Over the objection of the city's comptroller, Baltimore officials on Wednesday voted to award contracts worth nearly $10 million to two companies that will relaunch the city's once-troubled speed and red light camera system.
Baltimore City Council member Rochelle "Rikki" Spector is calling on the Rawlings-Blake administration to use revenue from the planned revival of the city's speed and red light camera system for school crossing guards.
The City Council on Monday released a sharply critical assessment of Baltimore's once-lucrative speed camera system, faulting the program's enormous size and lack of oversight. "Don't build a program if you can't operate it. That message was sent loudly and clearly throughout our investigation," said City Councilman James B. Kraft.
Managers from Baltimore's former speed camera vendor Xerox State & Local Solutions defended their actions Wednesday before a City Council committee investigating what went wrong with the city's system, which has been shut down for more than a year after issuing erroneous tickets.
Lobbyist Sean Malone on Friday objected to a Baltimore inspector general's report that alleged a former top mayoral aide attempted to steer a lucrative speed camera contract to a firm represented by Malone.
Baltimore's Inspector General on Thursday accused Mayor Stephanie Rawlings-Blake's former chief of staff of using inappropriately attempting to steer a lucrative speed camera contract to one of three firms bidding for the deal.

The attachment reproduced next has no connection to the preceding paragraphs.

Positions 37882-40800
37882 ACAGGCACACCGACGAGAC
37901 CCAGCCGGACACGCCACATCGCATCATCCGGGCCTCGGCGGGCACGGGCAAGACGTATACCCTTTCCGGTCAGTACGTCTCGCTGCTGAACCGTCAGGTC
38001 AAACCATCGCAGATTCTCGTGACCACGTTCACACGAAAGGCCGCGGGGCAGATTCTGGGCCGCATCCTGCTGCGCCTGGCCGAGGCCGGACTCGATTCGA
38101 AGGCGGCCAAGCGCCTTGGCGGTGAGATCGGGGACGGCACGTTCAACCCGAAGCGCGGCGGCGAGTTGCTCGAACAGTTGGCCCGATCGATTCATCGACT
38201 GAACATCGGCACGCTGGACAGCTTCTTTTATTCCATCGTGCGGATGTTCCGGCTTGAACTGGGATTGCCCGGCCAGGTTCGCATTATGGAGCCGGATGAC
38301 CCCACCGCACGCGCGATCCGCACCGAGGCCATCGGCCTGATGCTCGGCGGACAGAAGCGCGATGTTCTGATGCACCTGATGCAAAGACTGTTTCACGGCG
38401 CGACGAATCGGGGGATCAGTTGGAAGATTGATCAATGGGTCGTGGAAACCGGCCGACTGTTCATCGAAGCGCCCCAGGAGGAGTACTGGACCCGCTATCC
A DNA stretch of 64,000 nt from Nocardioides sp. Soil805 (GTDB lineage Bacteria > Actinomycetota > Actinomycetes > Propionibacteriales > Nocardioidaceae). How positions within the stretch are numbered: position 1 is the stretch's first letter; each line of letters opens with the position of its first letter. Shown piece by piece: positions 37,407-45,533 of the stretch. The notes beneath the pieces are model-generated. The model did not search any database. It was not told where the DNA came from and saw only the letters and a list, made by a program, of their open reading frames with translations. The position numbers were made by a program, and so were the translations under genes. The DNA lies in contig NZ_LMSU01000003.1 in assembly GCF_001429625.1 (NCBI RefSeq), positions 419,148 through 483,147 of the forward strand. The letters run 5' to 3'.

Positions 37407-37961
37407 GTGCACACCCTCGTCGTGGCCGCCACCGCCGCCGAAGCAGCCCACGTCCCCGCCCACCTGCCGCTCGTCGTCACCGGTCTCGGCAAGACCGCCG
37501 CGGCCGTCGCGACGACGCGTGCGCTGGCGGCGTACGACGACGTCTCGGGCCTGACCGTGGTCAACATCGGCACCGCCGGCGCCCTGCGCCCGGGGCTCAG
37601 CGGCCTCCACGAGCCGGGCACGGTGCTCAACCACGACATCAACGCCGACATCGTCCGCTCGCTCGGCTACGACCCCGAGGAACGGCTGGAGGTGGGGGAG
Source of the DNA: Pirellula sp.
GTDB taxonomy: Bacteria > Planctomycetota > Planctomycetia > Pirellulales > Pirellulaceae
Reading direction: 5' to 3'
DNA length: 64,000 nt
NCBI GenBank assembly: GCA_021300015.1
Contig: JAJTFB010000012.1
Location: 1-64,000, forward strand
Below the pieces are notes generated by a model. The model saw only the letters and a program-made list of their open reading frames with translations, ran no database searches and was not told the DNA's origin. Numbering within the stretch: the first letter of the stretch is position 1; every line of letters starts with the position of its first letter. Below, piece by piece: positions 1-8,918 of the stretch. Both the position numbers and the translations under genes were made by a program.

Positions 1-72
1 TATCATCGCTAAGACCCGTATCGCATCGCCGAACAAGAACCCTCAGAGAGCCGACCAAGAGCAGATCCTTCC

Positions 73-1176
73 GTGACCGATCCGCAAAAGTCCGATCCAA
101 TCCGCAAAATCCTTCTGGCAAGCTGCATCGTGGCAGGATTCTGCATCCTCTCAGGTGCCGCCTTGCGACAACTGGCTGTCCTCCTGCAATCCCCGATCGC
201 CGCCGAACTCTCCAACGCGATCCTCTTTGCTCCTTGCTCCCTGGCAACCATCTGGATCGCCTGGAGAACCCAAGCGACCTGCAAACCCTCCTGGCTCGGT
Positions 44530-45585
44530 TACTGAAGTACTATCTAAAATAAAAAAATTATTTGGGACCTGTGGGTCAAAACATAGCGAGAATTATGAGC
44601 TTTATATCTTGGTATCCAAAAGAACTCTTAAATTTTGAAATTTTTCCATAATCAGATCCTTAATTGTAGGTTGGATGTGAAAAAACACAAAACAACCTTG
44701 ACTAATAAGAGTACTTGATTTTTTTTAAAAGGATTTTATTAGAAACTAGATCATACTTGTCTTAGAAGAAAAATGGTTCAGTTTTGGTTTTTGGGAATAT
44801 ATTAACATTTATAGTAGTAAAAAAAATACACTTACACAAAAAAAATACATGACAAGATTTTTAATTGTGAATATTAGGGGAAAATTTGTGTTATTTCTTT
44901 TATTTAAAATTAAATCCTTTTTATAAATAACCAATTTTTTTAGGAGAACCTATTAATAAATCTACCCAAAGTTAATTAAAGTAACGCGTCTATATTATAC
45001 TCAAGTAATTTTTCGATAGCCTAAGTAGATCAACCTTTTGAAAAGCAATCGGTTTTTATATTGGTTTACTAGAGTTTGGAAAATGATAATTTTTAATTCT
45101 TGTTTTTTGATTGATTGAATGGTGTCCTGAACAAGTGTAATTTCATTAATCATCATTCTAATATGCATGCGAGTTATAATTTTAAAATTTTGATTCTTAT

Traffic camera giant Redflex has been lobbying the Rawlings-Blake administration and City Council to take over Baltimore's once-lucrative speed and red light camera network — stressing that it should not be judged by an unfolding scandal in Chicago in which a former top company official is charged with bribery.
The speed camera company blasted in Baltimore for issuing tickets to people who weren't speeding is now facing criticism in Howard County, where it submitted a year's worth of inaccurate data about the program there.
By now, you've probably heard about the so-called secret audit of Baltimore's speed camera program, which found error rates much higher than city officials had acknowledged. But that's only part of the story.
The Maryland General Assembly approved legislation Thursday that will provide new protections for motorists from erroneous tickets and other speed camera abuses, sending the bill to the governor for his expected signature.
A City Council committee investigating a confidential audit of Baltimore's speed camera program on Monday delivered a letter to Mayor Stephanie Rawlings-Blake seeking 31 batches of documents involving nearly all aspects of the once-lucrative program.
The Rawlings-Blake administration took a step Wednesday toward launching a new speed camera system as officials hired a consultant to assess up to 50 possible sites — over the objections of the City Council president who voted against the deal.
Mayor Stephanie Rawlings-Blake offered a new reason Wednesday for why her administration never acted on the results of an audit that found a high error rate in tickets from Baltimore's speed camera system: The national engineering firm the city paid to do it was "not sufficiently qualified" to do a thorough report.